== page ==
Each extreme consumer needs to be evaluated on an individual basis, which is why getting involved in the recruitment stage is fundamental to ensure that you get the most relevant people. Work with your client to sign-off an ideal profile that goes beyond basic demographics and attitudinal/ behavioural questions. Whatever common language you and your client need to use, in order to ensure shared understanding, use it. For one research study I completed about a certain type of extreme consumer, my client stipulated that the respondents should all be like a particular character from The Archers. I knew immediately who he was after.

4. Money doesn’t always talk

Think beyond a monetary incentive when encouraging extreme consumers to participate in your research. Perhaps offering a new Go Pro camera, exclusive access to your brand’s latest technology, or an experience day will float their boat more. Also, never underestimate the power of making respondents co-creators. Sometimes staying in touch with your ‘brand advisers’ is a much more motivating prospect to extreme consumers than cold, hard cash.

5. Tailor your research approach

Extreme sports enthusiasts enjoy documenting their adventures online and often create their own vlogs and blogs – so, broaden your data points and capitalise on this by immersing yourselves in their subculture. Remember that if those consumers are using vlogs and blogs out of choice and dedicating time to them, it is highly likely that the most effective way to research respondents will be via those mediums. Create an online platform and arm them with the tools and motivation to interview their friends and take you along for the ride.

6. Consider your outputs

Use your extreme consumers’ vlogs and blogs, as well as the visual evidence gathered during fieldwork to create dynamic and engaging outputs, such as customer documentaries, posters and magazines. Don’t leave them to flounder in a slideshow presentation – that will not do justice to your respondents or your insight.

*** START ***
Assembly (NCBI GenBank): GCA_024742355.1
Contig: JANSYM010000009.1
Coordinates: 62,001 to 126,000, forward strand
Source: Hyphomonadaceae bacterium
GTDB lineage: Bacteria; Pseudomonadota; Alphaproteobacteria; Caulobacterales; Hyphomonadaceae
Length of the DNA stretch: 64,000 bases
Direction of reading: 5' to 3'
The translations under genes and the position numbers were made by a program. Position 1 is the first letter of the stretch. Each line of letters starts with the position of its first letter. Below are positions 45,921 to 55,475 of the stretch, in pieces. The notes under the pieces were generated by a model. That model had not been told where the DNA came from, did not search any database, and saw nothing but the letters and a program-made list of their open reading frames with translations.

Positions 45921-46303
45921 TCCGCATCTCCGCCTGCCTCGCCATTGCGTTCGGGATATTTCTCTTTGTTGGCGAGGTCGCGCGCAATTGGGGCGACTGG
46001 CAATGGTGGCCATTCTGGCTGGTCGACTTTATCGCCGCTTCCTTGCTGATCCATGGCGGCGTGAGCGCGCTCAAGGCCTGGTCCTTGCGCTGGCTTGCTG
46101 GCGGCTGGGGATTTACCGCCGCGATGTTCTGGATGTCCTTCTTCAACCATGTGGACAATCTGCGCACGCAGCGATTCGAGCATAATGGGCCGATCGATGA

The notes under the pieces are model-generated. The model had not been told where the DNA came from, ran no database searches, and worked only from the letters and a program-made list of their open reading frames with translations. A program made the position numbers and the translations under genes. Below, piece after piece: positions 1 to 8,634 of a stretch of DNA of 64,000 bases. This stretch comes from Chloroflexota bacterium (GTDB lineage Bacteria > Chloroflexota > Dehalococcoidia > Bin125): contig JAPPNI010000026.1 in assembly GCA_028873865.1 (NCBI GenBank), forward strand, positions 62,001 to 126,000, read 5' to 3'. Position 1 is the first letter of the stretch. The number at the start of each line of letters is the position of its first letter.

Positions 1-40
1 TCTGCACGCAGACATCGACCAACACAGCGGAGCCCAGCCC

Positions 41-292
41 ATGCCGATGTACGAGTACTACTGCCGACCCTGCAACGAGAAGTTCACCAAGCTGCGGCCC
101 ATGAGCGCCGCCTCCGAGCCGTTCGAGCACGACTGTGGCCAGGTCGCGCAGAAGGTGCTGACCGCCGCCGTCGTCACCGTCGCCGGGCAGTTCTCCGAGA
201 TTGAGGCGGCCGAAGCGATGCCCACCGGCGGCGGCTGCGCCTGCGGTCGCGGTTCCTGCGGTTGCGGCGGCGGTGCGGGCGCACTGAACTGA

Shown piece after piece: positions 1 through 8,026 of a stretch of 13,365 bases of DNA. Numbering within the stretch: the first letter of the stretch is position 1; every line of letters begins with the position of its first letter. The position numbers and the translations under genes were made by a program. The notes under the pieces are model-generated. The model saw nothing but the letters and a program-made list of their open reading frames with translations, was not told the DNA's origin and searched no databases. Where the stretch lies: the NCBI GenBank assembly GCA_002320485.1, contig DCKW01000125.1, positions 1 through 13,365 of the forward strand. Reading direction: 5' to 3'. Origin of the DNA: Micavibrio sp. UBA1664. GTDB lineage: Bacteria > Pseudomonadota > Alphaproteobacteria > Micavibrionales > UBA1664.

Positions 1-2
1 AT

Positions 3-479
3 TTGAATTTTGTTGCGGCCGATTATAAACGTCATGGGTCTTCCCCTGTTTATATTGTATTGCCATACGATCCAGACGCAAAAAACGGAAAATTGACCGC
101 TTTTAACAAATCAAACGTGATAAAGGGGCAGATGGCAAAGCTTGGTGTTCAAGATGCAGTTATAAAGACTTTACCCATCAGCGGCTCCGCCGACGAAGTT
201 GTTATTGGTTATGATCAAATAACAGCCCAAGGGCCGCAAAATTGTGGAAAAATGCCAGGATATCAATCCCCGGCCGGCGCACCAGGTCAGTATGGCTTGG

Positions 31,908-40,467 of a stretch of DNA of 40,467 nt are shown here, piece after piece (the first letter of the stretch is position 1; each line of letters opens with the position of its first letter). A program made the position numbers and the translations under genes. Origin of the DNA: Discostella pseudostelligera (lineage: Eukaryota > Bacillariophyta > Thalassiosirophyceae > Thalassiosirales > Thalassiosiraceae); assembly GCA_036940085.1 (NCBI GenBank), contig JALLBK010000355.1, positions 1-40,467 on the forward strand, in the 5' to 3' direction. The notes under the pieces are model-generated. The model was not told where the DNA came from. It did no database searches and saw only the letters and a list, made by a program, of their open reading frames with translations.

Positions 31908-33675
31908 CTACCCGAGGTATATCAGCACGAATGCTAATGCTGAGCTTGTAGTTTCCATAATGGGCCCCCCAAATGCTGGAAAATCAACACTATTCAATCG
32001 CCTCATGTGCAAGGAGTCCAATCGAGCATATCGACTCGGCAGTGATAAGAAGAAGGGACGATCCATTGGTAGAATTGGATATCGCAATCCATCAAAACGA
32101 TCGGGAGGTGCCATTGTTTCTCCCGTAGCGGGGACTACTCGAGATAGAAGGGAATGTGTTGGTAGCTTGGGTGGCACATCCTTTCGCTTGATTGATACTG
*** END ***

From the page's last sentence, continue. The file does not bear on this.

Rhiannon Price is research director at Northstar Research Partners


10 years ago

Very insightful the point of 5 is better than forty is very relevant when we think about these niche groups. It is really important to keep them engaged not only during the groups but even before the groups.

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10 years ago

Excellent discussion Rhiannon. You get no arguments from me but yes, sometimes it is difficult to convince clients and stakeholders that less can sometimes be more when it comes to qualitative sample size. Also retaining ownership over recruiting definitely leads to more creativity in finding the right participants - as opposed to simply blaming your supplier.

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10 years ago

I totally agree Jyotsana and Donna, we often implement pre tasks to 'warm them up' to the research discussion, but for such extreme users it makes such a difference to go beyond this and ensure you have created a rapport with them. I have done it both ways and have got significantly more from the people I put the time in with before the sessions (I still talk to some of them now!)

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10 years ago

I heartily agree with your points, Rhiannon, and have found myself facing this predicament many times. In certain situations where the client demands robustness on some level (for the output to have resonance internally), I feel the best solution is a combination of the two; the richness of insight gleaned from a small group of relevant participants, with the key points supported by a larger scale study with a broader audience (and narrative to highlight the differences between the two groups of participants).